From the Left



COVID-19 has created a new kind of class divide

By Robert B. Reich, Tribune Content Agency on

The pandemic is putting America's deepening class divide into stark relief. Four classes are emerging.

The Remotes: These are professional, managerial and technical workers -- an estimated 35 percent of the workforce -- who are putting in long hours at their laptops, Zooming into conferences, scanning electronic documents and collecting about the same pay as before the crisis.

Many are bored or anxious, but they're well off compared with the three other classes.

The Essentials: They make up about 30 percent of the workforce, including nurses, home care and child care workers, farm workers, food processors, truck drivers, warehouse and transit workers, drug store employees, sanitation workers, police officers, firefighters and the military.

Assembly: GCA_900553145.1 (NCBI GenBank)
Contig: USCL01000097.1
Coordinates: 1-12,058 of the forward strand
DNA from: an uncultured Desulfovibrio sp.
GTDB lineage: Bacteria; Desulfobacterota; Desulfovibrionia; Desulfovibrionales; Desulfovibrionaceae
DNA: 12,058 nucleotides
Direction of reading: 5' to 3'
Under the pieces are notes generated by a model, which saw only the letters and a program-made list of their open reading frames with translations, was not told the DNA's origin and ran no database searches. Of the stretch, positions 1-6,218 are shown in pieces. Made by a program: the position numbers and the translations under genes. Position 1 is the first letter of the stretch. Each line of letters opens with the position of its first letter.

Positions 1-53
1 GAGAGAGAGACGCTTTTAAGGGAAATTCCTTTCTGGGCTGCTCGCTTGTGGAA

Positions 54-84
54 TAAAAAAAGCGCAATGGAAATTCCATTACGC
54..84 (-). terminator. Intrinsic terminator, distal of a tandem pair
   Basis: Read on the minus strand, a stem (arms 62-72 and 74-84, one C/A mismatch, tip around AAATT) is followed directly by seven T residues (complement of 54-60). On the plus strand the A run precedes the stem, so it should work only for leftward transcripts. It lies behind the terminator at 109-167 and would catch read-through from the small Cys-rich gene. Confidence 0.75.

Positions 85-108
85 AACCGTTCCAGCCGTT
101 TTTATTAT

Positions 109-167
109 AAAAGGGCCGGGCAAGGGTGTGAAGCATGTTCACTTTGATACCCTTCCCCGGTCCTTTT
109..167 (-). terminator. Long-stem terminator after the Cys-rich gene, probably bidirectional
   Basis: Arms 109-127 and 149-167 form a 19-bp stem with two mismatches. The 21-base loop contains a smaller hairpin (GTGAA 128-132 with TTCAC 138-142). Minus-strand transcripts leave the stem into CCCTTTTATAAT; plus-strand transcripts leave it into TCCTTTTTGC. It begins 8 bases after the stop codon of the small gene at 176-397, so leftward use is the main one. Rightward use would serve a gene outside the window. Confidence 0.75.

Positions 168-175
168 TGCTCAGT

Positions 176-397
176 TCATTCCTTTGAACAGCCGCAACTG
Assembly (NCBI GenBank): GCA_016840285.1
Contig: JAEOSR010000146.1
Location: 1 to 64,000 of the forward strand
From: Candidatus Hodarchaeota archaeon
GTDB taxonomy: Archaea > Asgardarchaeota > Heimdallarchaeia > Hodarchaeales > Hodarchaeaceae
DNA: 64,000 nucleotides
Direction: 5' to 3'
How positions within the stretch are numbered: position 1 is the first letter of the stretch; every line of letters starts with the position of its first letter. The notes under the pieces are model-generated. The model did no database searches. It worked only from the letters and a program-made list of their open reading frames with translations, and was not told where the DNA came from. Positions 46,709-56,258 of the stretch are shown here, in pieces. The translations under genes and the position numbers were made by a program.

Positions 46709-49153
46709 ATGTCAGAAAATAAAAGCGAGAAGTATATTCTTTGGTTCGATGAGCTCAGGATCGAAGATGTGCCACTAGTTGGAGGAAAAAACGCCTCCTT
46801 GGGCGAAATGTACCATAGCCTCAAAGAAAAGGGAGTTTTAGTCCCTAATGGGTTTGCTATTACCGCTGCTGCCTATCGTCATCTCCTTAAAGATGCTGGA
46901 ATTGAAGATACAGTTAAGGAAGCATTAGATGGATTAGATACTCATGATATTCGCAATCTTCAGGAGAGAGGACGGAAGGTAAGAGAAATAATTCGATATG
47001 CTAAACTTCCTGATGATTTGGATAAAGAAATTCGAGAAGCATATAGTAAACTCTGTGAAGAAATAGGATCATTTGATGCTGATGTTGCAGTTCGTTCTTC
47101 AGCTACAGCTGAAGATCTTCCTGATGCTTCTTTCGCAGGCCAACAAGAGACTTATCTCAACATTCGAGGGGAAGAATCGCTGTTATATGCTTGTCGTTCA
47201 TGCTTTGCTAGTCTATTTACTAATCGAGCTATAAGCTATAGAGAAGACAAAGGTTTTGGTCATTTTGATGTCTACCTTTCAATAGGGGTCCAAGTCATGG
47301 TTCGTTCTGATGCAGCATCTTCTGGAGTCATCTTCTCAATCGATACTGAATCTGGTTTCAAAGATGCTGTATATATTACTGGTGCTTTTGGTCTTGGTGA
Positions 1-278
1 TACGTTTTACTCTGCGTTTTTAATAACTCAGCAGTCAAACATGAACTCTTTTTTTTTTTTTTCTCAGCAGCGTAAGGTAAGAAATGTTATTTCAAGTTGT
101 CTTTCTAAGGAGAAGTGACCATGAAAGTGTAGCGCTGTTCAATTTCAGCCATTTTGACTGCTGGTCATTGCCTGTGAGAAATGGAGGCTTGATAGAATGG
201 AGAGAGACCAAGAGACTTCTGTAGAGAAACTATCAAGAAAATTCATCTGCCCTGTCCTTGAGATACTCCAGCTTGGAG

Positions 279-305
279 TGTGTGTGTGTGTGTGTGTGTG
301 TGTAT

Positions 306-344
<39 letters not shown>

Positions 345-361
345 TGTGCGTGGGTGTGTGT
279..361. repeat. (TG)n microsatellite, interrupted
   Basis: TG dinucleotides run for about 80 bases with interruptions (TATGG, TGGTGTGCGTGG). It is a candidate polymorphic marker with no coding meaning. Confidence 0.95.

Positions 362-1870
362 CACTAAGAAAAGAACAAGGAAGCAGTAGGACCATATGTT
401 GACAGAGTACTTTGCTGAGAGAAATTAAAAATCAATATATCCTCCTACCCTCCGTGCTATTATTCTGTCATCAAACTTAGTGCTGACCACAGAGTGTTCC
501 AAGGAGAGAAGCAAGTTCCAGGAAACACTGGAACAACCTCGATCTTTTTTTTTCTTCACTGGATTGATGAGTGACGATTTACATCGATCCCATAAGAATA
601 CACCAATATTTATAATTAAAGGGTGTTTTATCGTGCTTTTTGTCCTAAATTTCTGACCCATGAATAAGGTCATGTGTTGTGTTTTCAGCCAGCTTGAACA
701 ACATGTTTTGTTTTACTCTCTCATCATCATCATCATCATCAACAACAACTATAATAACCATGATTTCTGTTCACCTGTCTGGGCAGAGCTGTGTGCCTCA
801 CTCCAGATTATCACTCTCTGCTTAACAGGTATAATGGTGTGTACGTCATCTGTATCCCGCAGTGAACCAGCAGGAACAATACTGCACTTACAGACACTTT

Too many Essentials lack adequate protective gear, paid sick leave, health insurance and child care (which is especially important now that schools are shuttered). They also deserve hazard pay.

Their vulnerability is generating a wave of worker activism at businesses such as Instacart, Amazon, Walmart and Whole Foods. Mass transit workers are organizing work stoppages.


Donald Trump's Occupational Safety and Health Administration has the legal authority to require private employers to provide essential workers with protective gear. Don't hold your breath.

The Unpaid: They're an even larger group that the unemployed -- whose ranks could soon reach 25 percent, the same as in the Great Depression. Some of the unpaid are furloughed or have used up their paid leave. So far in this crisis, 43 percent of adults report that they or someone in their household has lost jobs or pay, according to the Pew Research Center.

An estimated 9.2 million have lost their employer-provided health insurance.

Many of these jobs had been in personal services that can't be done remotely, such as retail, restaurant and hospitality work. But as consumers rein in spending, layoffs are spreading to news organizations, tech companies, consumer-goods manufacturers.


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